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Assisted oocyte activation is not beneficial for all patients with a suspected oocyte-related activation deficiency.
MedLine Citation:
PMID:  22493027     Owner:  NLM     Status:  Publisher    
Abstract/OtherAbstract:
BACKGROUNDDespite the success of ICSI, total fertilization failure (TFF) still occurs in 1-3% of all ICSI cycles. ICSI followed by assisted oocyte activation (ICSI-AOA) can restore fertilization, most efficiently in cases of sperm-related fertilization deficiency. The indication for ICSI-AOA is less obvious when the capacity of the sperm to activate oocytes is considered normal, as proved by a heterologous ICSI model, such as the mouse oocyte activation test (MOAT). In this study, we verified whether ICSI-AOA is beneficial for patients in whom an oocyte-related activation deficiency is suspected.METHODSA prospective study was conducted including patients presenting with a history of TFF or low fertilization (LF) following conventional ICSI in our centre (in-house cases, n= 2) or elsewhere (out-house cases, n= 12). In all cases a sperm deficiency was refuted by the MOAT. In a next treatment cycle, ICSI-AOA was performed on half of the sibling metaphase II oocytes and conventional ICSI on the rest ('split ICSI-AOA cycle'). The main outcome parameters were fertilization, pregnancy and live birth rates.RESULTSOverall, ICSI-AOA was able to improve fertilization rates in couples with a suspected oocyte-related fertilization problem, with a mean fertilization rate of 74.2% following ICSI-AOA compared with 43.5% following conventional ICSI (P< 0.001). Cumulative pregnancy rate and live birth rate per cycle were 35.7 and 14.3%, respectively. Considering the out-house patients only, fertilization rates with ICSI-AOA were higher in couples with previous TFF than with conventional ICSI (P< 0.001). Interestingly, for out-house patients who had experienced low, but not zero, fertilization elsewhere, ICSI-AOA could not enhance the fertilization rate. For the two in-house patients, both suffering from previous LF following conventional ICSI, the ICSI-AOA procedure enhanced the mean fertilization rate (25 versus 75%, respectively).CONCLUSIONSFor patients with a suspected oocyte-related activation deficiency, as diagnosed by a heterologuous ICSI model, the indication for ICSI-AOA still remains debatable. Our data show that ICSI-AOA is very efficient in patients with a suspected oocyte-related activation deficiency and previous TFF after conventional ICSI. In contrast, when there was a history of LF in another centre, one should be careful and test the efficiency of ICSI-AOA on half of the sibling oocytes, because ICSI-AOA is not always beneficial for patients with previous LF and a suspected oocyte-related activation deficiency. For these patients, a split ICSI-AOA cycle using sibling oocytes can help to distinguish between a molecular oocyte-related activation deficiency and a previous technical or other biological failure. Moreover, this split ICSI-AOA strategy enables us to set the appropriate strategy for future treatment cycles. Further research with larger groups of patients is now required.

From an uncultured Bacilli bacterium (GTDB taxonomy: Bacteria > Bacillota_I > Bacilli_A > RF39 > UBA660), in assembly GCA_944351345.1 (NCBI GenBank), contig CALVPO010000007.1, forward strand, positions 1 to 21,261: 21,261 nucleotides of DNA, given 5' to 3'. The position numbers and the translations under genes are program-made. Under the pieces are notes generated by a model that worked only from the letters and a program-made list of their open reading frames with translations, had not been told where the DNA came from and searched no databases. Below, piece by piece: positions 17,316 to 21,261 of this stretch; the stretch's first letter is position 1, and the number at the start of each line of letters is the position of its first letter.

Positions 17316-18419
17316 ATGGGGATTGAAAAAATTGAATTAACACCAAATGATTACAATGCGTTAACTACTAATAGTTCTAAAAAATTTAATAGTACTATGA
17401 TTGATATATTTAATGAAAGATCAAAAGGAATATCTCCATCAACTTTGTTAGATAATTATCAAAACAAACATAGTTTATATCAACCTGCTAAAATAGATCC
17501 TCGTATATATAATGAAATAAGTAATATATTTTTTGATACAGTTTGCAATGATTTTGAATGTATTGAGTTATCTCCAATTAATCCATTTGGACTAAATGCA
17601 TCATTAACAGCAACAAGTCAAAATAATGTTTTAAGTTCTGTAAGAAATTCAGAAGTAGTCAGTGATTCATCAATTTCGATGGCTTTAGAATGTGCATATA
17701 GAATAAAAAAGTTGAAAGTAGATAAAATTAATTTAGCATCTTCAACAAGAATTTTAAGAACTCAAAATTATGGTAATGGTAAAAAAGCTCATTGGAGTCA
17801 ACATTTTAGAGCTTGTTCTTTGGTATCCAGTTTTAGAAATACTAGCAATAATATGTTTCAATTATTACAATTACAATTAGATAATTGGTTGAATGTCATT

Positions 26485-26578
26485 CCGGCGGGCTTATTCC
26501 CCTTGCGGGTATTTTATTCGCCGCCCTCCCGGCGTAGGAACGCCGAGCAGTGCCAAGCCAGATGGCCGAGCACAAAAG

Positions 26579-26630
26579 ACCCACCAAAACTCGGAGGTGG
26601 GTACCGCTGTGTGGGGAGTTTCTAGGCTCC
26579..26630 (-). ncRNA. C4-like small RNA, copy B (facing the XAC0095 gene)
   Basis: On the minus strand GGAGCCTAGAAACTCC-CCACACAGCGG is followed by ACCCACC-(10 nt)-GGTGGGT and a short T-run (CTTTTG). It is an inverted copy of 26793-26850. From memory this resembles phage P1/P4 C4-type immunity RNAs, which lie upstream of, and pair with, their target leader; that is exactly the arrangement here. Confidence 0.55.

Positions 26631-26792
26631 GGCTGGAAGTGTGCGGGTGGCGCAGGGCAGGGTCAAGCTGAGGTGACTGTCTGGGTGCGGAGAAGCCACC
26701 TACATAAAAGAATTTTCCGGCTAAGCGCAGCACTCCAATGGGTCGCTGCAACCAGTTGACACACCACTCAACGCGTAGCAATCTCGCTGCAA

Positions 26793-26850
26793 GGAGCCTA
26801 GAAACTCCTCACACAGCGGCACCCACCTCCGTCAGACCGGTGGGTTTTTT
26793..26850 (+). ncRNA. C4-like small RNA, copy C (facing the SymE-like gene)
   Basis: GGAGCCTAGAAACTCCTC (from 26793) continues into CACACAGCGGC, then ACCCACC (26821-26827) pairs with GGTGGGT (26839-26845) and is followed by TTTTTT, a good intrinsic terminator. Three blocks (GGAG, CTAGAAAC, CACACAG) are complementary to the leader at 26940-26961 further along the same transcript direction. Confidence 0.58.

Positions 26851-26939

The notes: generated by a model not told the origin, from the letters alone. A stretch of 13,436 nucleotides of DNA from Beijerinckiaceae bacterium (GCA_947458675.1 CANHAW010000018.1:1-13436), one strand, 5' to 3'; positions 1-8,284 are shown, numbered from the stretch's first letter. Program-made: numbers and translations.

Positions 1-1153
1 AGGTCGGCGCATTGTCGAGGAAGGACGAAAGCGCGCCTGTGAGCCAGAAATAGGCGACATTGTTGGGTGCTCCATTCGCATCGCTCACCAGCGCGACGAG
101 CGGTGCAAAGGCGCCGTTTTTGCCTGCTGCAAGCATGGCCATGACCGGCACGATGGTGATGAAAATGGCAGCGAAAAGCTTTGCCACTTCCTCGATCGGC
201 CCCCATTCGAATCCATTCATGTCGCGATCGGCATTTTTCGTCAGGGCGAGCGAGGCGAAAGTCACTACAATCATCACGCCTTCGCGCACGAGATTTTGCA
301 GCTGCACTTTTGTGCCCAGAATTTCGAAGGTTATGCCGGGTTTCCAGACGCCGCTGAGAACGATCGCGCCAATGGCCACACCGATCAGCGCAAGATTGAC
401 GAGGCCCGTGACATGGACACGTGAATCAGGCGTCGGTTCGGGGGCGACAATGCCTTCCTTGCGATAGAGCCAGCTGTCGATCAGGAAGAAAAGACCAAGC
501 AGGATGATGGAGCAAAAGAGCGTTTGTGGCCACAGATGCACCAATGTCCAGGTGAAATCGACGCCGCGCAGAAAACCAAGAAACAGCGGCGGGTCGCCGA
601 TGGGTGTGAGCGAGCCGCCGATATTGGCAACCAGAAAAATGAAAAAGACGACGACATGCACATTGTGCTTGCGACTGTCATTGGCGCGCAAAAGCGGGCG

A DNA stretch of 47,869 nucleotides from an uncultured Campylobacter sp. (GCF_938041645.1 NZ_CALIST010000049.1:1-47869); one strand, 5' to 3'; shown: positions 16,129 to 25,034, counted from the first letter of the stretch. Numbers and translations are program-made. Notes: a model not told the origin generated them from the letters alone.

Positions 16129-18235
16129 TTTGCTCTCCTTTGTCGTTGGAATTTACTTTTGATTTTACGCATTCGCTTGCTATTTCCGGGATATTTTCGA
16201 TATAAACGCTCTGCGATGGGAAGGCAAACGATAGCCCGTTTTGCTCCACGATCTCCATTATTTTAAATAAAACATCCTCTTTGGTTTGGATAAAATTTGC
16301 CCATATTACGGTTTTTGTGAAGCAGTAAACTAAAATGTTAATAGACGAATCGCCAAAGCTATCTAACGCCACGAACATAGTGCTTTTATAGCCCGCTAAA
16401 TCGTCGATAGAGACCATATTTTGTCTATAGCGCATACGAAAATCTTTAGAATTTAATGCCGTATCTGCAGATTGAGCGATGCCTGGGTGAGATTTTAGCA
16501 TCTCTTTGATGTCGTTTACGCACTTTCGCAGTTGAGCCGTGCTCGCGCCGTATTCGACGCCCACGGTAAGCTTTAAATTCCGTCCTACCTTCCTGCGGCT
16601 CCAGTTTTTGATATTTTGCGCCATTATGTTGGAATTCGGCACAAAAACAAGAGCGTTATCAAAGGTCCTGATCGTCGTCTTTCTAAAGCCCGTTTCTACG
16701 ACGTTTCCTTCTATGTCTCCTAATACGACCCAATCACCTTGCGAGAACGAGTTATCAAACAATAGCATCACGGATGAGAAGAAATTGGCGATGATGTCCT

Authors:
F Vanden Meerschaut; D Nikiforaki; S De Gheselle; V Dullaerts; E Van den Abbeel; J Gerris; B Heindryckx; P De Sutter
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Publication Detail:
Type:  JOURNAL ARTICLE     Date:  2012-4-4
Journal Detail:
Title:  Human reproduction (Oxford, England)     Volume:  -     ISSN:  1460-2350     ISO Abbreviation:  -     Publication Date:  2012 Apr 
Date Detail:
Created Date:  2012-4-11     Completed Date:  -     Revised Date:  -    
Medline Journal Info:
Nlm Unique ID:  8701199     Medline TA:  Hum Reprod     Country:  -    
Other Details:
Languages:  ENG     Pagination:  -     Citation Subset:  -    
Affiliation:
Department for Reproductive Medicine, Ghent University Hospital, De Pintelaan 185, B-9000 Ghent, Belgium.
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